An experimental technique developed in the USA combines MRIs with mathematical models so researchers can identify the geometry of fat deposits in blood vessels and predict the risk of them fragmenting.
Plaques of cholesterol and other fats that form inside blood vessels are known to be responsible for very serious conditions, leading to heart attacks and strokes. If not counteracted, they grow bigger over time and lead to chronic inflammation, disintegrating - in some cases - and producing thromboses (clots) and other similar 'aggregates', which interfere with normal blood circulation, or even stop it altogether. Instruments like ultrasound scans, MRIs and tests that detect abnormalities in blood flow, like an Echo-Doppler, are used to try to identify plaques and measure their size. But none of these techniques can provide a very precise view of the structure of the plaques themselves, how they are made up and how likely they are to rupture.
To overcome these limitations, researchers at Boston University (USA), together with researchers from the Alpert Medical School of Brown University and the Providence VA Medical Center, have developed an advanced MRI, combining it with mathematical image processing, which has been shown to greatly increase diagnostic ability compared to traditional techniques, in laboratory animals.
As the Journal of Cardiovascular Magnetic Resonance confirms, using this technique, individual plaques and features of the fat deposits can be reconstructed in 3D, increasing the possibility (at least in theory) of acting early to limit the damage. Every plaque, in fact, has its own 'history'. As it forms (and leads to atherosclerosis), the geometry of the smooth muscle cells that make up the inner wall of blood vessels changes. These cells become increasingly inflamed and 'fracture', leading to changes that eventually cause the plaque itself to rupture and, consequently, to possible cardiovascular issues.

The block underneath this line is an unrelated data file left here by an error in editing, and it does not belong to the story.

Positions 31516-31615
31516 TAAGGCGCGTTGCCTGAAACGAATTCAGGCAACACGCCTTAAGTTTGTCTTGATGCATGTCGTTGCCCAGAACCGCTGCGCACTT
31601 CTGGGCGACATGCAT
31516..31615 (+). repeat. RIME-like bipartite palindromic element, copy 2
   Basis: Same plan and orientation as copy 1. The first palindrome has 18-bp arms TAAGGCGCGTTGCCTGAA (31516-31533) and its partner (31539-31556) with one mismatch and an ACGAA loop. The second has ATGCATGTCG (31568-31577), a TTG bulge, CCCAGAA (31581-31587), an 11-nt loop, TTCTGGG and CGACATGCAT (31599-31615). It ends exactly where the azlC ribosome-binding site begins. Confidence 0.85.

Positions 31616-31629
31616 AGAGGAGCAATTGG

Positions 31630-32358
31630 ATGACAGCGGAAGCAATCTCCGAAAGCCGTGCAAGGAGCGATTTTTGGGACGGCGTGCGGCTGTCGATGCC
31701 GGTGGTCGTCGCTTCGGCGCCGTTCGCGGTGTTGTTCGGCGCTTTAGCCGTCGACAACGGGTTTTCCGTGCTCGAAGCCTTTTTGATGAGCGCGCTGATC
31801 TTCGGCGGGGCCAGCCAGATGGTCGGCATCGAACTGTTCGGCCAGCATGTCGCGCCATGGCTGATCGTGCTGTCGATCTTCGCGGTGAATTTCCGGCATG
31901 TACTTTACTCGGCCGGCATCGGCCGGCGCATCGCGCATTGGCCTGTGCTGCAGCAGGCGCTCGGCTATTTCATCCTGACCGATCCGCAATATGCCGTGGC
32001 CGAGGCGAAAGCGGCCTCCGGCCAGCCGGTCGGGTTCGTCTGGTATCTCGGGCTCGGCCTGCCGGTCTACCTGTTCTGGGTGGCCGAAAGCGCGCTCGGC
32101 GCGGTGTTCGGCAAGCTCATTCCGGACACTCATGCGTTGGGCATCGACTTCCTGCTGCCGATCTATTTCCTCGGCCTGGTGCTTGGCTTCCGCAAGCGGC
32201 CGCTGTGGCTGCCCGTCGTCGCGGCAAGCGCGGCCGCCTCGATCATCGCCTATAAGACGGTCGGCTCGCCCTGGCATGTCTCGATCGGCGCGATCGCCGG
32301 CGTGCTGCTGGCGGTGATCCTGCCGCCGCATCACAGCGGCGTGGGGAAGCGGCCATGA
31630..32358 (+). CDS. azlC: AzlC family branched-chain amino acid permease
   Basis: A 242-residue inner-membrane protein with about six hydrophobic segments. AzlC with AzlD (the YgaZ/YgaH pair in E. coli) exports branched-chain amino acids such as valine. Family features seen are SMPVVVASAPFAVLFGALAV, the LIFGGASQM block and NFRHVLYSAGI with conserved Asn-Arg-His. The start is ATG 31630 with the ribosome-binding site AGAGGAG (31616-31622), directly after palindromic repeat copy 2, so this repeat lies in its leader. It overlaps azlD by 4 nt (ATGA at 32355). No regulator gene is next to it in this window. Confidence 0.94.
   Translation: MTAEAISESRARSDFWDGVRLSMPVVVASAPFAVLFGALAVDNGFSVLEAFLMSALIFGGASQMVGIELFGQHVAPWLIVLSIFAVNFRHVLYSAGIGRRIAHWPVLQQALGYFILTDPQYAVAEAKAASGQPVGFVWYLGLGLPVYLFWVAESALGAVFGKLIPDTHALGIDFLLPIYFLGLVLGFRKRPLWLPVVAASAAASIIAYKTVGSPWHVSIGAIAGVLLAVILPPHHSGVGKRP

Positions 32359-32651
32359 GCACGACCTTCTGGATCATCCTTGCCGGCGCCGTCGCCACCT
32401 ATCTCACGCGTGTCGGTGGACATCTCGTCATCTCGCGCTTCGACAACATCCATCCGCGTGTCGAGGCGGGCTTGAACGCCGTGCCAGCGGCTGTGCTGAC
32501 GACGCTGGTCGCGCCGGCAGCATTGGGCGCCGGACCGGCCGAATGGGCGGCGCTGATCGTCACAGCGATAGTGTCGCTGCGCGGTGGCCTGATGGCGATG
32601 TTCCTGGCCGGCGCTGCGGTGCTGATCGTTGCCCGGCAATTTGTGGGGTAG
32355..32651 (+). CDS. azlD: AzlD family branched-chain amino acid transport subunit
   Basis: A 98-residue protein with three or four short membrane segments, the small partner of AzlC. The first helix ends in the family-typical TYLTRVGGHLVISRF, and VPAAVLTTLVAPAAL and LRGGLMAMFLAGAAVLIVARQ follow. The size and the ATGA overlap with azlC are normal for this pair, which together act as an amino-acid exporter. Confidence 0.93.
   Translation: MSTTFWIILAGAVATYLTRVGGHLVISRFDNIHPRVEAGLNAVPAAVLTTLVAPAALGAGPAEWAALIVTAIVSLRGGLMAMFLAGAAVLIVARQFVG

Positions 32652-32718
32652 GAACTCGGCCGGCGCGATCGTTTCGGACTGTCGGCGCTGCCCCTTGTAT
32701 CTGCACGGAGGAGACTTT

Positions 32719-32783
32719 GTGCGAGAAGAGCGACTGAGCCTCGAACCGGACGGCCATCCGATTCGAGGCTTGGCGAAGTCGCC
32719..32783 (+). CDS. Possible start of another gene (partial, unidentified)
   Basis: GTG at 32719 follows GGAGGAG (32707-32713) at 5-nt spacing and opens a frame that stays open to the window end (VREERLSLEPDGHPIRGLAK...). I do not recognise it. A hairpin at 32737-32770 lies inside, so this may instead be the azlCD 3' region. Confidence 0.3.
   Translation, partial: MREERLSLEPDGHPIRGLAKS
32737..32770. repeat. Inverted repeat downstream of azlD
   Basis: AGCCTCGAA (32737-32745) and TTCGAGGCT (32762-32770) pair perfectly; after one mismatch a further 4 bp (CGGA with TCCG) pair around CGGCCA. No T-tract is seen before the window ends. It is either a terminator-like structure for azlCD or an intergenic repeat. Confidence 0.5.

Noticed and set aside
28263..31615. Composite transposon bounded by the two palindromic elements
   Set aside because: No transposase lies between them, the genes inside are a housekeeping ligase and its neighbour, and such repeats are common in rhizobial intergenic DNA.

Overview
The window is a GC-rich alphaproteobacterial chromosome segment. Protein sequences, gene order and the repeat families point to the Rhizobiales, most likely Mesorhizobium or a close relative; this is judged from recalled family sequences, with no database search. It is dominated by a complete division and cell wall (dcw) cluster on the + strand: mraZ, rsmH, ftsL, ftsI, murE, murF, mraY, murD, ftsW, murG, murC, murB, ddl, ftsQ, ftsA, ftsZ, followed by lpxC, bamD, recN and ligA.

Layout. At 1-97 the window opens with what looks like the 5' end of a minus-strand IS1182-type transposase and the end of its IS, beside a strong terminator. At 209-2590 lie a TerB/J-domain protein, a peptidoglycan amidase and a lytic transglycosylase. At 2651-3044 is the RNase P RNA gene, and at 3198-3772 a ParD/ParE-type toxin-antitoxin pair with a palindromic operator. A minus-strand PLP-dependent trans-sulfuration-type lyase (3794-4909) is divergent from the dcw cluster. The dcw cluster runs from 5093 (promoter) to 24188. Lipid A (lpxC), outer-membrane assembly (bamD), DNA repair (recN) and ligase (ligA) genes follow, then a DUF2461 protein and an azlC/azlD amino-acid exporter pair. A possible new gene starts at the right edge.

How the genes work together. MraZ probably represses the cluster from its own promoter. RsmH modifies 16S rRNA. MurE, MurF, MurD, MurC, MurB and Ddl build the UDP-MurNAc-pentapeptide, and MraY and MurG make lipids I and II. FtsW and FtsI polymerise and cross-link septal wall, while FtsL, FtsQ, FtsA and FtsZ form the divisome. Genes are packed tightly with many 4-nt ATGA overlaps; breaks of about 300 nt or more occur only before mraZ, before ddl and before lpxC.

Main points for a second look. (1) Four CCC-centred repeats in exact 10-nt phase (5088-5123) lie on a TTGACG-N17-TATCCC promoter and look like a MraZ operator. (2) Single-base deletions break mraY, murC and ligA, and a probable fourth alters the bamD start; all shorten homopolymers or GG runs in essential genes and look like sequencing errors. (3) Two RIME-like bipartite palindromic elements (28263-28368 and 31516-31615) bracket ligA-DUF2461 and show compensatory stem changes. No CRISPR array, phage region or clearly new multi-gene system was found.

Variables to consider
A lot depends on the different types of fatty substances present in the plaques, but also on the extracellular matrix (the substance that fills the spaces between the muscle fibres) and the cells of the immune system, which respond to inflammation.
All this can be taken into account and - by combining MRI data with that of the composition and development of the plaques themselves – form a reliable prediction of what might happen, before it’s too late.
Researchers compared animals suffering from atherosclerosis with healthy animals and confirmed that, while blood vessel cells not affected by plaques are organised in a regular way (along an axis running parallel to the blood flow), those where plaques are present become progressively more random, following the direction parallel to the blood less and less and, in the worst cases, forming a layout perpendicular to that of the vessel, which leads to a flow blockage.
“This new diagnostic method,” reiterates James A. Hamilton, professor of physiology at Boston University and coordinator of the study, “clearly detects regions of the arteries at risk of atherothrombosis, increasing the accuracy of measurements and also the evaluation of treatment results”.